Can you name a moment of failure in your business experiences that you learned from or that helped you improve your business or the way you work?
Luckily, we haven’t had any major failures because we have a lot of friends in business who have advised us of those woes before we reach them. We’ve always been willing to listen and are grateful to learn from other people’s mistakes, such as the time I spent sales tax to buy new merchandise. My friend Melissa said to me, “Jammie, I hope you’re transferring your sales tax into a separate account weekly.” By having a conversation with someone who had been through it already, I was able to catch myself before failing.
If you were magically given three more hours per day, what would you do with them?
I’d answer emails! I am so bad with replying to emails. I wake up every day to about 75 emails from customers, bloggers etc. It just never seems like there is enough time in a day to answer them all!
What has been the biggest sacrifice you’ve made in starting your business?
Having no personal time and no days off. When you work for yourself, you have to work twice as hard – if not three times. Initially, we closed on Mondays so that we could have a day off, which worked for us because we could go to the beach during the summer and it seemed like the slowest businesses day. However, once we entered fall we realized Mondays were some of our busiest days, so we decided to stay open seven days a week.
Can you name your greatest success (or something you’re proudest of) in your business experiences?
My most proud moment to date would be not going broke! Seriously, I knew I could do it, but you’re just never sure. Over one year later, I can say that we’ve made it successfully. We have an actual store to show for all of the hard work and sacrifices! Every day I turn the corner of 116th to open the store, see our awning and think to myself, “Is this is still real?”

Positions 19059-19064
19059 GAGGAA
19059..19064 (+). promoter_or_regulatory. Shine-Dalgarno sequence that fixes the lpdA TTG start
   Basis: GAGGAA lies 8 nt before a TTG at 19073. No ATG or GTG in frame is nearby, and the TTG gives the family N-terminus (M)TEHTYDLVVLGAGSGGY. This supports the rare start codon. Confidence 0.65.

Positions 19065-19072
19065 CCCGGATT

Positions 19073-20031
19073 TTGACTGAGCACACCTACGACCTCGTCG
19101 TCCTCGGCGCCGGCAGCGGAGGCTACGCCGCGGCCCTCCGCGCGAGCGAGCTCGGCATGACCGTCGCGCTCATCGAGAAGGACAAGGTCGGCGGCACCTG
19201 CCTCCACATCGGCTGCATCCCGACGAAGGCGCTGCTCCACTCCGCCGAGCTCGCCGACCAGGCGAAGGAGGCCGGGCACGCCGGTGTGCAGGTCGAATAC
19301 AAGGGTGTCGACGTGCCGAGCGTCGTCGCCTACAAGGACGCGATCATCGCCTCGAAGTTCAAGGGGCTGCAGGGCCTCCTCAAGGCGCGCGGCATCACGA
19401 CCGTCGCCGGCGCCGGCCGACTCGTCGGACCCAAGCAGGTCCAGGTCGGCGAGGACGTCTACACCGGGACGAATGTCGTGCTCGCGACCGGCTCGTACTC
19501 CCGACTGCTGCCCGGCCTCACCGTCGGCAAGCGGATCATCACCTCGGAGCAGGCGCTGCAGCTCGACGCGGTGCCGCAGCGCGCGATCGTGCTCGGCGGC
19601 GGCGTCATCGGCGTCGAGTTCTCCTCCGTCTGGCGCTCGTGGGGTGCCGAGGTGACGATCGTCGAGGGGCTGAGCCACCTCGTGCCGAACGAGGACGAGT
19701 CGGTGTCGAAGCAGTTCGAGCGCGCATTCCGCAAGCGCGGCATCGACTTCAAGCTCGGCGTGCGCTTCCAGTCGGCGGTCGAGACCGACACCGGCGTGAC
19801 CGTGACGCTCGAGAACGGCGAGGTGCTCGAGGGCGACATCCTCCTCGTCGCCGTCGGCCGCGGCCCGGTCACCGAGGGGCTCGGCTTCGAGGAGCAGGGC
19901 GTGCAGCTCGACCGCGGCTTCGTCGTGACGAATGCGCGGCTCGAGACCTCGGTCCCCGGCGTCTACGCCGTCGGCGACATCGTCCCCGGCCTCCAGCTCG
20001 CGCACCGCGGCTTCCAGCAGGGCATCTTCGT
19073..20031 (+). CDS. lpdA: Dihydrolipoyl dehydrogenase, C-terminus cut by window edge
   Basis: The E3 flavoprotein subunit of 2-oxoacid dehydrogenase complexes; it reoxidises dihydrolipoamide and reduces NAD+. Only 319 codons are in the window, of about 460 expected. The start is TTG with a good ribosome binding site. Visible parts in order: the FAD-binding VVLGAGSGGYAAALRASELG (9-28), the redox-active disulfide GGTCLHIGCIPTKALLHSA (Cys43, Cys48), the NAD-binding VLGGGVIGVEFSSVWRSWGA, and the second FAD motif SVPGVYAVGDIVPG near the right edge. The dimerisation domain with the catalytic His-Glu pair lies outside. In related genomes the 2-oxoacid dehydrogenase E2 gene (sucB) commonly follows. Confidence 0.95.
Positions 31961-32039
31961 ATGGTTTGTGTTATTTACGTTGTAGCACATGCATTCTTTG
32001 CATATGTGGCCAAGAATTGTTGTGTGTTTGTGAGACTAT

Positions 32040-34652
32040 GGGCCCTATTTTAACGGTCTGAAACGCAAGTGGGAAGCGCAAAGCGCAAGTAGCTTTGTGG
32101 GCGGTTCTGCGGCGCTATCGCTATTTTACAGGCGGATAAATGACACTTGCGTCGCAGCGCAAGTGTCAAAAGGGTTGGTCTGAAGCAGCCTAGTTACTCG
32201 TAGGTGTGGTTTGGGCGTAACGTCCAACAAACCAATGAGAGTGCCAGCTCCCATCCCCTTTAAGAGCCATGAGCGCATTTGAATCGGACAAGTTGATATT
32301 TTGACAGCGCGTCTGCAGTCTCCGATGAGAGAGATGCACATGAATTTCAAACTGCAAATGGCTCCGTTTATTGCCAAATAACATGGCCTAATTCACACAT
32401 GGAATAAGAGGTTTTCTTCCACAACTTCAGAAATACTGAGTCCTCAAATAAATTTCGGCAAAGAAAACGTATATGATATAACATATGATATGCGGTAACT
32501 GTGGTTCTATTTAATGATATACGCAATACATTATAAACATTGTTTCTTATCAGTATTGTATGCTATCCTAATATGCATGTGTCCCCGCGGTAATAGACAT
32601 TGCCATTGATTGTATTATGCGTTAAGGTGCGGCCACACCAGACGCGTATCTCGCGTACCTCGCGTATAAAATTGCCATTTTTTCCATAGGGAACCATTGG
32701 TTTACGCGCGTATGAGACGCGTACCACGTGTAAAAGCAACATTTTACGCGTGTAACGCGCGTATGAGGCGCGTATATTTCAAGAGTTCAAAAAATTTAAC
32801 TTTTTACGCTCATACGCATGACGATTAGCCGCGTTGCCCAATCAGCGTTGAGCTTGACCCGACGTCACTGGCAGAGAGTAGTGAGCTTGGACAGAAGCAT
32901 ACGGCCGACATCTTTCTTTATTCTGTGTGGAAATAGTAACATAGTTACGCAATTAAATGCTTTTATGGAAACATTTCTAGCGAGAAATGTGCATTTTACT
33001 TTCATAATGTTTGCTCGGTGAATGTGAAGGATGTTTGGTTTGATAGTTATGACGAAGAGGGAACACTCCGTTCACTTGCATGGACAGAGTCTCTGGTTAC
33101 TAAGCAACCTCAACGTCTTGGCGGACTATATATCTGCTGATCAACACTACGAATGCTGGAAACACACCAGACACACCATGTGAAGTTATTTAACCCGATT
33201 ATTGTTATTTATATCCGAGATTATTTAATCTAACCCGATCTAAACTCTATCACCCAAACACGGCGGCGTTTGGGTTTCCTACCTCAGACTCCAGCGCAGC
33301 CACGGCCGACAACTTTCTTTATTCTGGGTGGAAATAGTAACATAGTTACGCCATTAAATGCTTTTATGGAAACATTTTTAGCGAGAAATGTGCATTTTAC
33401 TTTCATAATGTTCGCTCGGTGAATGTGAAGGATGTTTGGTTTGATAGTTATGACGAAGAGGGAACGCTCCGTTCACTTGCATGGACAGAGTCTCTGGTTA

What business books/resources (if any) would you recommend to someone starting a creative business of their own?
The book of life! I don’t really read books. Hustling and hard work is all I know. I grew up in the south Bronx and most of my peers haven’t made it out. You have to apply life lessons when doing anything and give it your all. Whatever it is you don’t know, someone around you does- or you need to change the people you surround yourself with. As W. Clement Stone said, “You are a product of your environment,” so choose the environment that will best develop you toward your objective.
Has failing at something or quitting ever led to success for you?
Yes. I’ve quit every job I have ever had. I worked for Target once doing store planning for soft lines and I hated it. The commute was long, the pay was terrible, and ultimately I wasn’t happy, so I went to work one day and over my lunch break I decided I couldn’t do it anymore. So I quit. Soon after, I started what I thought at the time to be my long-term career at H&M, but that was also short lived. I think you have to work for happiness.
In your opinion, what are the top three things someone should consider before starting their own business?
They should consider their finances, evaluate their life, and the overall brand they’re trying to launch. Starting a business can be really expensive, so if you are seeking investment capital or a loan, your personal finances and credit will need to stand the test. Evaluating your life and what sacrifices you are willing to make [is important]. Lastly, brand your product or service so that it’s something someone would want to buy into. Make sure it’s perfect before taking that big step.
What’s the hardest thing about being your own boss that isn’t obvious?
The hardest thing would have to be deadlines. When you work for yourself, you do not have to answer to anyone and no one’s checking to see if your work has been done. You are the only one accountable for your failures, so you have to work for your successes.